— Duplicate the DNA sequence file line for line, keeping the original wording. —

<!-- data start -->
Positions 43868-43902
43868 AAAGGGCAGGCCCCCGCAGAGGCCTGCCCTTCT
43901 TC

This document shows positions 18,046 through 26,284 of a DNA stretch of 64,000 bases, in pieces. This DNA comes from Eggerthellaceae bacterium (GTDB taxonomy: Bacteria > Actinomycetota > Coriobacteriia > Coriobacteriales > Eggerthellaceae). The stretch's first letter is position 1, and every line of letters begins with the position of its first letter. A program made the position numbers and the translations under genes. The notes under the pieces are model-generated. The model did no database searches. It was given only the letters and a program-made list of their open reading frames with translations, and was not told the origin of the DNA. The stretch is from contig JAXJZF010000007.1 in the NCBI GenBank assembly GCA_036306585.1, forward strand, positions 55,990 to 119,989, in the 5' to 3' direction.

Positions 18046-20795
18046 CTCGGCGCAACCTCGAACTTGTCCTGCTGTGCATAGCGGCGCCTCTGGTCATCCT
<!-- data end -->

Positions 43868-43902
43868 AAAGGGCAGGCCCCCGCAGAGGCCTGCCCTTCT
43901 TC

This document shows positions 18,046 through 26,284 of a DNA stretch of 64,000 bases, in pieces. This DNA comes from Eggerthellaceae bacterium (GTDB taxonomy: Bacteria > Actinomycetota > Coriobacteriia > Coriobacteriales > Eggerthellaceae). The stretch's first letter is position 1, and every line of letters begins with the position of its first letter. A program made the position numbers and the translations under genes. The notes under the pieces are model-generated. The model did no database searches. It was given only the letters and a program-made list of their open reading frames with translations, and was not told the origin of the DNA. The stretch is from contig JAXJZF010000007.1 in the NCBI GenBank assembly GCA_036306585.1, forward strand, positions 55,990 to 119,989, in the 5' to 3' direction.

Positions 18046-20795
18046 CTCGGCGCAACCTCGAACTTGTCCTGCTGTGCATAGCGGCGCCTCTGGTCATCCT